@WomensHealthMagazine

Can You Get An STD From A Toilet Seat?

5 months ago, 28 Dec 20:16

By: Gabrielle Kassel

If only sex were all fun and games. You know, orgasms, intimacy, babies (when you want them), animal noises… But if you’re sexually active, getting a sexually transmitted infection (STI) is a real possibility: A recent report by the Centers for Disease Controls and Prevention (CDC) estimates that up to 20 million new STI infections occur each year in the U.S. That's why it’s so important to get tested regularly, be honest with your partner(s) about your sexual history and testing status, and dish the truth to your gyno at your annual visit, says ob-gyn Jaime Goldstein, M.D., of the Bronx-Lebanon Hospital Center. But even though STIs are on the rise—according to recent research from the CDC, reported cases of gonorrhea, chlamydia, and syphilis have reached an all-time high in the U.S., and over 59 million women in the U.S. have STIs—talking about them is a lot harder than talking about the common cold, flu, or even yeast infections. It's time for that to change: Sexual activity is normal human behavior and is as natural as eating and sleeping, and it only takes one sexual encounter to get an STI, says Denise Howard, M.D., assistant professor of clinical obstetrics and gynecology at Weill Cornell Medicine and author of The Essence of You: Your Guide to Gynecologic Health. So we need to stop treating STIs and STI diagnosis as shameful because honestly, anyone could get one. (Yes, even you). So let’s start with the basics: STIs refer to any infection transmitted from one person to another through sexual contact. The infection can be bacterial (such as chlamydia or gonorrhea), viral (such HIV or herpes) or parasitic (trichomoniasis), explains Howard. And some, but not all, are completely treatable, she says. But that's just the tip of the, ahem, iceberg. Here, ob-gyns share nine things you probably don’t know about STIs, but should. Many STIs won’t raise a sea of red flags. And, if they do, they’re often symptoms that can be explained away by other things like yeast infections or PMS (think: slight itching, discolored discharge, cramps, or back pain, says Goldstein). In fact, while chlamydia is one of the most common STIs in women under 25, according to the CDC, it shows no symptoms in more than 70 percent of patients, explains Goldstein. Problem is, if left untreated, STIs such as chlamydia and gonorrhea can spread to the uterus and fallopian tubes, causing pelvic inflammatory disease (PID), which can lead to scarring of the fallopian tubes and even infertility, she says. Left untreated, undiagnosed STIs cause up to 24,000 women to become infertile each year, according to the CDC. The bottom line: Since STIs don’t always cause symptoms that let you know what’s up, it’s that much more important to get tested at least once a year, or between partners, whichever comes first, Goldstein says. Good news for anyone who clenches everything at the thought of waxing: Your pubes might actually help you stay healthy. A 2016 study published in the British Medical Journal showed a relationship between pubic hair removal and ...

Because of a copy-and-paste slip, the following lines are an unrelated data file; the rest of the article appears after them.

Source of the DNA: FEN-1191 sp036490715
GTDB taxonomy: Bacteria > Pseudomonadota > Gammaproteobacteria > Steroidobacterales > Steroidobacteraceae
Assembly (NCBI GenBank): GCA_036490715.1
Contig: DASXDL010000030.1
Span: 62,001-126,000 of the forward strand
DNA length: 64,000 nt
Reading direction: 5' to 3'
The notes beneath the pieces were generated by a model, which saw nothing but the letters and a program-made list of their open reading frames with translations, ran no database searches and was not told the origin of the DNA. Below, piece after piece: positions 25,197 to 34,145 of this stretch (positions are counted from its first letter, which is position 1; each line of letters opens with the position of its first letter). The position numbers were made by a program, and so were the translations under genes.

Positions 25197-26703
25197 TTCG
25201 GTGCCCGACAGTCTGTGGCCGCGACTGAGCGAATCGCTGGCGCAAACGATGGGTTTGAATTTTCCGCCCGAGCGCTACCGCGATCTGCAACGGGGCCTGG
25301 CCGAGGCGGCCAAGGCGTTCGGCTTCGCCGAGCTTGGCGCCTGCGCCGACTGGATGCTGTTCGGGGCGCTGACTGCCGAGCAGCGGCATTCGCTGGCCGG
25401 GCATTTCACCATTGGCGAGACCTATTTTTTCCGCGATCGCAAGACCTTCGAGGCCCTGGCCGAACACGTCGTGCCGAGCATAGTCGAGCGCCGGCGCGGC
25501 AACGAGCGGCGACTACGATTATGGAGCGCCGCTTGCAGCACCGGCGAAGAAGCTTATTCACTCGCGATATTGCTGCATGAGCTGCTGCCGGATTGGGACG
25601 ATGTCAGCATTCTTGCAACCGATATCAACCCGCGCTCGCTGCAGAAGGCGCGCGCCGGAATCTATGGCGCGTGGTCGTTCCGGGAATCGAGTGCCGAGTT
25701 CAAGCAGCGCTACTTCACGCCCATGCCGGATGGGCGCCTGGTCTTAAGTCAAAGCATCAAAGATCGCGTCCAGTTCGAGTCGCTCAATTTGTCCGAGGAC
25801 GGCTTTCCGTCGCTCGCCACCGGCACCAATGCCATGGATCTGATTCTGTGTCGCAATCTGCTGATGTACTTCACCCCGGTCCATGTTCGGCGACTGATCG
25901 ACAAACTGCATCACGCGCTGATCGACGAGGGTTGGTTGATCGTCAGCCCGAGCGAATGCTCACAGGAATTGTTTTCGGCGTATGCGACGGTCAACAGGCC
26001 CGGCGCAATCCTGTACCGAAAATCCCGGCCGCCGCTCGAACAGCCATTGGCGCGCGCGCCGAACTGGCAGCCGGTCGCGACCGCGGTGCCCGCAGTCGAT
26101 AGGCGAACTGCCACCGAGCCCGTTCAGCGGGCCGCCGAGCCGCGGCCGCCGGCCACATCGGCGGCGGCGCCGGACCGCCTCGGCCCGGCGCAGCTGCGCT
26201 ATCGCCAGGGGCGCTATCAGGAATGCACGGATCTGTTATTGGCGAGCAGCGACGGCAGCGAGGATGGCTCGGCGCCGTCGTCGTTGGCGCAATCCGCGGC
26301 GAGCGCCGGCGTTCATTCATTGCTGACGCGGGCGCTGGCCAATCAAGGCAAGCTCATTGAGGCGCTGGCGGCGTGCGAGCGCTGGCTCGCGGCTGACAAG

Read More


Category: magazine women women's_health health